- Green Minute
- Green Campuses
- Green Media
- Contact Us
After 13 years of planning, the green dream of biodiesel buses at American University is now reality, as AU’s entire fleet of nine shuttle buses are set to run on biodiesel. Transportation Manager Alef Worku and his team have been working towards this goal ever since it was first proposed in 1999. The shuttles will start with B5 fuel and gradually transition to B20; the number represents the percent of biofuel used in the biodiesel mixture. Tri-Gas and Oil will deliver the fuel to a thousand gallon storage tank located by the Osborn Building. “We’ve passed a big hurdle,” says Worku, “which is getting the tank.”
Using biodiesel was a radical idea thirteen years ago. As Worku explained, however, after a standard for the fuel was developed, people started accepting it as an alternative fuel source. AU’s first biodiesel vehicle was a smaller maintenance vehicle, and it was quickly apparent that the engine ran well without the unpleasant smell usually associated with diesel engines. The decision then was made to convert the entire fleet to biodiesel. Conveniently, no changes needed to be made to the engines themselves, although engine filters do have to be changed more frequently. This is worth the effort, as the use of B20 fuel will cut 20% of the greenhouse gas emissions from the shuttles, getting closer to AU’s 2020 carbon neutrality pledge.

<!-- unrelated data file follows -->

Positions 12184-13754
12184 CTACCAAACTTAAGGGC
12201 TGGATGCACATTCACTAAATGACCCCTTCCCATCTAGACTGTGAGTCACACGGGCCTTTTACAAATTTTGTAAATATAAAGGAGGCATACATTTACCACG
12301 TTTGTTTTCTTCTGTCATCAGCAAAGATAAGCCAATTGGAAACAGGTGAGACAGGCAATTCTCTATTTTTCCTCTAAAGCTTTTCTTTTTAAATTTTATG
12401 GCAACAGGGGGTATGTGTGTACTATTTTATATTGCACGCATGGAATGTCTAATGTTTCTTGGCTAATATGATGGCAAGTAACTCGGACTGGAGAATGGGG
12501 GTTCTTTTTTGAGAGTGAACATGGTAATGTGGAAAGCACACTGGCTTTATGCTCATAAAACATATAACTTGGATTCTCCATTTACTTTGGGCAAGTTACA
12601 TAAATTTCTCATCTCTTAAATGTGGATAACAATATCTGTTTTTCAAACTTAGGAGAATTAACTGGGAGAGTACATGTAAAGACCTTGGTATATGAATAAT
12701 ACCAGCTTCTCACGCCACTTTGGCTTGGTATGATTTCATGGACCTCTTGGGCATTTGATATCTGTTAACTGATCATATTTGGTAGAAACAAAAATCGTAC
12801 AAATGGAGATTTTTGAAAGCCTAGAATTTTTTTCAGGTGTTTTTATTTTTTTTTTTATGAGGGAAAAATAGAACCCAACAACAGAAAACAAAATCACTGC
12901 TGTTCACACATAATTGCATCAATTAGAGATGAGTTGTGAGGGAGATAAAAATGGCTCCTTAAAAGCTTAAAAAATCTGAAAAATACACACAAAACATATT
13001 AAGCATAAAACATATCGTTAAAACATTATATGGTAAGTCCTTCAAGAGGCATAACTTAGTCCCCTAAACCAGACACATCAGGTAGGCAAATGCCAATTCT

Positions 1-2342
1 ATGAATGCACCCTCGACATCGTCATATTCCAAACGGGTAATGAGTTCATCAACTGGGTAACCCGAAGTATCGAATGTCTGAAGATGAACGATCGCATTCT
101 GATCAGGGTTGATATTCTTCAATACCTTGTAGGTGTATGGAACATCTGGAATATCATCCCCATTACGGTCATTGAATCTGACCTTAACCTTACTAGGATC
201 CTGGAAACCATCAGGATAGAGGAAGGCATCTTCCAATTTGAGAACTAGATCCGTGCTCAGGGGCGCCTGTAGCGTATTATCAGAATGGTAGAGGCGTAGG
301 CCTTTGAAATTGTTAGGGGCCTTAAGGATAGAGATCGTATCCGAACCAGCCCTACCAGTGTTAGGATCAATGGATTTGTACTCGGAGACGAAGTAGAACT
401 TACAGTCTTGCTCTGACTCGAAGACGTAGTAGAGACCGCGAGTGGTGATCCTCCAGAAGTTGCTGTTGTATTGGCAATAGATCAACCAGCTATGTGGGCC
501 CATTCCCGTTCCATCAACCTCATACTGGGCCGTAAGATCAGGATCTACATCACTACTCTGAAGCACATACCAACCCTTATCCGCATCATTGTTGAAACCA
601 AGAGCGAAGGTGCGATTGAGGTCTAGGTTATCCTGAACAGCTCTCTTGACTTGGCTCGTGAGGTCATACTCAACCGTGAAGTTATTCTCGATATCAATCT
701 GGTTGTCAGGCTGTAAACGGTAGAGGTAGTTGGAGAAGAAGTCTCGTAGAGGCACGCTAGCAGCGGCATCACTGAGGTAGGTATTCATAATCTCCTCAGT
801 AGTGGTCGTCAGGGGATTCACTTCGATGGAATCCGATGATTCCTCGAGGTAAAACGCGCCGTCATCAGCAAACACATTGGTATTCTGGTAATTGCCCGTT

In addition to the new fuel, three new buses will be arriving in January that release lower emissions due to new technologies. Furthermore, Transportation Management has a policy of “smart schedules,” with the shuttles running on schedules that closely match demand. Even with the new changes, Worku is already looking for new technologies to make transportation at American University more sustainable. “Fifteen years ago biodiesel was a joke compared to today’s reality,” he said, “Hopefully we will eventually have electric buses where we don’t have to run any engine.” For now, however, AU should be proud of the major accomplishment of shifting to a bus fleet entirely run on biodiesel.
SOURCE: American University